Khalid S. Almuzaini
The main purpose of the present study was to determine isokinetic strength and endurance, isometric strength, and anaerobic power for untrained healthy Saudi children and adolescents. The secondary purpose was to evaluate the effects of age in relation to anthropometric characteristics on strength and anaerobic performances. Forty-four (untrained) 11- to 19-year-old boys were grouped by age: 11-13 years, 14–16 years, and 17–19 years. All participants underwent anthropometric measurements, a flexibility test, a vertical jump test, a grip strength test, isokinetic strength measurements (Cybex Norm), and a Wingate anaerobic power test. Oneway ANOVA results indicated age-related increases in muscle strength and power. High correlation coefficients that were found among age and strength and anaerobic power indices almost disappeared when fat-free mass (FFM) was controlled for, indicating that the amount of variance in these indices that was explained by age is mostly shared by FFM. In addition, stepwise linear regression models indicated that FFM was the main predictor of strength and power performances. Thus, FFM was the best scaling variable for body size when comparing these age groups of Saudis. Until wide-range normal representative values for isokinetic strength and anaerobic power for Saudi children and adolescents are available, the present study’s results can serve as a reference for these indices.
Luke W. Hogarth, Brendan J. Burkett and Mark R. McKean
To examine the neuromuscular and perceptual fatigue responses to consecutive tag football matches played on the same day and determine the relationship between fatigue and match running performance.
Neuromuscular and perceptual fatigue responses of 15 national tag football players were assessed before and during the 2014 State of Origin tournament. Global positioning systems (GPS) provided data on players’ match running performance, and a vertical-jump test and subjective questionnaire were used to assess players’ neuromuscular and perceptual fatigue, respectively.
There were small to moderate reductions in the majority of match-running-performance variables over consecutive matches, including distance (ES = −0.81), high-speed-running (HSR) distance (ES = −0.51), HSR efforts (ES = −0.64), and maximal accelerations (ES = −0.76). Prematch vertical jump was initially below baseline values before the first match (ES = 0.68−0.88). There were no substantial reductions in vertical-jump performance from baseline values over consecutive matches, although there was a small decline from after match 2 to after match 3 (3.3%; ES = −0.45 ± 0.62). There were progressive reductions in perceived well-being scores after matches 1 (ES = −0.38), 2 (ES = −0.70), and 3 (ES = −1.14). There were small to moderate associations between changes in fatigue measures and match running performance.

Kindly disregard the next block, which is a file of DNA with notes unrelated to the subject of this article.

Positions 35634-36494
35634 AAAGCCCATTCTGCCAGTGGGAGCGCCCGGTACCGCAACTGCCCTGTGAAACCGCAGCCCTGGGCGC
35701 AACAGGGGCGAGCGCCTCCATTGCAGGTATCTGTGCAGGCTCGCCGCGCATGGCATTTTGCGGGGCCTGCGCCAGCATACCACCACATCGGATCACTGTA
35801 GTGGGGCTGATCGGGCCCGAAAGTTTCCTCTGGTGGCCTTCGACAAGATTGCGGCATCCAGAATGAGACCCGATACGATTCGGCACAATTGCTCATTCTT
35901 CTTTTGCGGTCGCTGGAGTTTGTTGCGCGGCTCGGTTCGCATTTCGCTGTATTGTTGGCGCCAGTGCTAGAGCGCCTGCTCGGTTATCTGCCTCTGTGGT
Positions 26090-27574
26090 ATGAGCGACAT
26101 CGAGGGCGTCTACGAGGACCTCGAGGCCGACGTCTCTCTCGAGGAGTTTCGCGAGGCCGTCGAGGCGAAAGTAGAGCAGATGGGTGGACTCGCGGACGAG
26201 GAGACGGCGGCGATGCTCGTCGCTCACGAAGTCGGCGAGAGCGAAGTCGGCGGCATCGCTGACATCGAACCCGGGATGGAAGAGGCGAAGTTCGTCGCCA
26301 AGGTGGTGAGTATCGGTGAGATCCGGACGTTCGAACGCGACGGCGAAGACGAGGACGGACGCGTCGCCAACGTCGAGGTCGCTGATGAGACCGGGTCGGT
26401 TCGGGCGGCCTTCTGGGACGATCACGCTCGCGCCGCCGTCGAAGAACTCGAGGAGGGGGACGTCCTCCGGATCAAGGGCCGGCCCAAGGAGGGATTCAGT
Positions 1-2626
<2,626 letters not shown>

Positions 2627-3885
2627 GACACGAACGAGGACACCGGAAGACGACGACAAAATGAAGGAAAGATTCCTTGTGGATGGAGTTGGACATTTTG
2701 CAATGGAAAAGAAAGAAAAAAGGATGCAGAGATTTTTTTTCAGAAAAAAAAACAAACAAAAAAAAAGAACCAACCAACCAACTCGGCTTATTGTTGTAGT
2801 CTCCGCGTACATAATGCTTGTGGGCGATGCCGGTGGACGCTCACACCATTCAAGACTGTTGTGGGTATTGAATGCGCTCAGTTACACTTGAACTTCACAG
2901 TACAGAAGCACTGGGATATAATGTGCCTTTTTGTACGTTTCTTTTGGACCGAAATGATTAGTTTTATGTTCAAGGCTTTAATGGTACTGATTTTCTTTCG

Perceptual fatigue accumulates over consecutive tag football matches, although there were only marginal increases in neuromuscular fatigue. However, both neuromuscular and perceptual fatigue measures were found to contribute to reduced match running performance in the final match.
Anis Zribi, Mohamed Zouch, Hamada Chaari, Elyes Bouajina, Hela Ben Nasr, Monia Zaouali and Zouhair Tabka
The effects of a 9-week lower-body plyometric training program on bone mass, bone markers and physical fitness was examined in 51 early pubertal male basketball players divided randomly into a plyometric group (PG: 25 participants) and a control group (CG: 26 participants). Areal bone mineral density (aBMD), bone mineral content (BMC), and bone area (BA) in the whole body, L2-L4 vertebrae, and in total hip, serum levels of osteocalcin (Oc) and C-terminal telopeptide fragment of Type I collagen (CTx), jump, sprint and power abilities were assessed at baseline and 9 weeks. Group comparisons were done by independent student’s t-test between means and analyses of (ANOVA) and covariance (ANCOVA), adjusting for baseline values. PG experienced a significant increase in Oc (p < .01) and all physical fitness except for the 5-jump test. However, there was no improvement in aBMD, BMC and BA in any measured site, except in whole body BMC of the PG. A positive correlation was observed between percentage increase (Δ%) of physical fitness and those of (Oc) for the PG. In summary, biweekly sessions of lower body plyometric training program were successful for improving whole body BMC, bone formation marker (Oc) and physical fitness in early pubertal male basketball players.
Thorsten Schiffer, Anne Möllinger, Billy Sperlich and Daniel Memmert
The application of kinesio tape (KT) to lower-extremity muscles as an ergogenic aid to improve muscle-strength-related parameters such as jumping is controversial.
To test the hypothesis that the application of KT enhances the jumping performance of healthy uninjured elite female track and field athletes.